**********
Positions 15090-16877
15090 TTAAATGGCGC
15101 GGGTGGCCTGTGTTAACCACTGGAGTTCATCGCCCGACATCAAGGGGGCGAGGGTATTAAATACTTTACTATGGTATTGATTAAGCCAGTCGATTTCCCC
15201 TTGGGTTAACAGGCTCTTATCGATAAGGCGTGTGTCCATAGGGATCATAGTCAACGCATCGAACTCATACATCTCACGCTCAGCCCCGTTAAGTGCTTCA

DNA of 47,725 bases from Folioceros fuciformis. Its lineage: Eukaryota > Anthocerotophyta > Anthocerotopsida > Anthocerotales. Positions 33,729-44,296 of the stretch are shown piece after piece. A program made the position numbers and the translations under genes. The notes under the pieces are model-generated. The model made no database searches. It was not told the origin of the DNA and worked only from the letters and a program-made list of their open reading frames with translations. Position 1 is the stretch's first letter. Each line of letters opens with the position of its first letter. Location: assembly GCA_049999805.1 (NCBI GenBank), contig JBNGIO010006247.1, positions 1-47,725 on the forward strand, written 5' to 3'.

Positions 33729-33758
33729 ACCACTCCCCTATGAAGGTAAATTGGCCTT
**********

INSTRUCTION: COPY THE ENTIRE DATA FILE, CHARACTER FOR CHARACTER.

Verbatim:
Positions 15090-16877
15090 TTAAATGGCGC
15101 GGGTGGCCTGTGTTAACCACTGGAGTTCATCGCCCGACATCAAGGGGGCGAGGGTATTAAATACTTTACTATGGTATTGATTAAGCCAGTCGATTTCCCC
15201 TTGGGTTAACAGGCTCTTATCGATAAGGCGTGTGTCCATAGGGATCATAGTCAACGCATCGAACTCATACATCTCACGCTCAGCCCCGTTAAGTGCTTCA

DNA of 47,725 bases from Folioceros fuciformis. Its lineage: Eukaryota > Anthocerotophyta > Anthocerotopsida > Anthocerotales. Positions 33,729-44,296 of the stretch are shown piece after piece. A program made the position numbers and the translations under genes. The notes under the pieces are model-generated. The model made no database searches. It was not told the origin of the DNA and worked only from the letters and a program-made list of their open reading frames with translations. Position 1 is the stretch's first letter. Each line of letters opens with the position of its first letter. Location: assembly GCA_049999805.1 (NCBI GenBank), contig JBNGIO010006247.1, positions 1-47,725 on the forward strand, written 5' to 3'.

Positions 33729-33758
33729 ACCACTCCCCTATGAAGGTAAATTGGCCTT